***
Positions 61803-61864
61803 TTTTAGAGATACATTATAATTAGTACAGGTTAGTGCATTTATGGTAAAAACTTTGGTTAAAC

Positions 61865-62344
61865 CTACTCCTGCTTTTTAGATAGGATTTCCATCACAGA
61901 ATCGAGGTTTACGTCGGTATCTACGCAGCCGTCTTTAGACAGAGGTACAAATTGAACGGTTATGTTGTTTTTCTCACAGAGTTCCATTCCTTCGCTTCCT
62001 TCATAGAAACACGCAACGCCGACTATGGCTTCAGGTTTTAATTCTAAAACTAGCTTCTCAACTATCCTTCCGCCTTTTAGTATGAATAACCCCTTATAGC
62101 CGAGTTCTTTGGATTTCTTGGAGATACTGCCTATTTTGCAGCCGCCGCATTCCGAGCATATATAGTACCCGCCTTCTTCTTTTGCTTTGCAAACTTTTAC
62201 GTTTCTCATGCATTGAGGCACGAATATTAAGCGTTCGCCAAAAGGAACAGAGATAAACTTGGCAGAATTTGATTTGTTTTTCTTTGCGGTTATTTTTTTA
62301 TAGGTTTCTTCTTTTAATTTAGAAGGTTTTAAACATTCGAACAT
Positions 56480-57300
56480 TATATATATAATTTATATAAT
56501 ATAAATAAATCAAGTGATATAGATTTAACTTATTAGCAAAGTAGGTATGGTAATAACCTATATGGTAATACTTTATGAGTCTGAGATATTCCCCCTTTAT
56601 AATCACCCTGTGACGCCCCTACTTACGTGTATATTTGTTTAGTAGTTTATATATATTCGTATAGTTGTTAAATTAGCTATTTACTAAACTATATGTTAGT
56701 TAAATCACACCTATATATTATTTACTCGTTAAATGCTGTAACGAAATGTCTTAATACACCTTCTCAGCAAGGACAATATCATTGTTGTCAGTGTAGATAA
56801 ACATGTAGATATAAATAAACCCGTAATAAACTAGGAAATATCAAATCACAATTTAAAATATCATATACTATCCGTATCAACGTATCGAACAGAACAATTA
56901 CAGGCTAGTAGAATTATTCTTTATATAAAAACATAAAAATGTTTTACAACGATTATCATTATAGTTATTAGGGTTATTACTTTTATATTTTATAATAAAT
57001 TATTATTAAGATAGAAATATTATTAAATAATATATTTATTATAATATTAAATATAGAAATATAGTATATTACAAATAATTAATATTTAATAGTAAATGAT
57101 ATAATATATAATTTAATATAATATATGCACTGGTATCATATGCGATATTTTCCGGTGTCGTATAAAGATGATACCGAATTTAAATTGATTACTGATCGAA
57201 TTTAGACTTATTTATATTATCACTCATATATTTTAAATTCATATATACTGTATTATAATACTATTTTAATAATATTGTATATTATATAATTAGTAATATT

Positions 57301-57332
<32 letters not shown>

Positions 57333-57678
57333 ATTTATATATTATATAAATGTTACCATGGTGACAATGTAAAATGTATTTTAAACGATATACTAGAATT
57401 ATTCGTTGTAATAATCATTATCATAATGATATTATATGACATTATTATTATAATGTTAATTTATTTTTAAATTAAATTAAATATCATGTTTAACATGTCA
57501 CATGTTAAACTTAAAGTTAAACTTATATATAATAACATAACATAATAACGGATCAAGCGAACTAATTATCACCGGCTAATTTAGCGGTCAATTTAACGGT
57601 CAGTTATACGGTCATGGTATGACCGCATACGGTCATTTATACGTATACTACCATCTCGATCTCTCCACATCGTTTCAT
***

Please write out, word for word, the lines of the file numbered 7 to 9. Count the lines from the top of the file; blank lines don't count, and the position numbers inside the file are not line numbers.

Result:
62101 CGAGTTCTTTGGATTTCTTGGAGATACTGCCTATTTTGCAGCCGCCGCATTCCGAGCATATATAGTACCCGCCTTCTTCTTTTGCTTTGCAAACTTTTAC
62201 GTTTCTCATGCATTGAGGCACGAATATTAAGCGTTCGCCAAAAGGAACAGAGATAAACTTGGCAGAATTTGATTTGTTTTTCTTTGCGGTTATTTTTTTA
62301 TAGGTTTCTTCTTTTAATTTAGAAGGTTTTAAACATTCGAACAT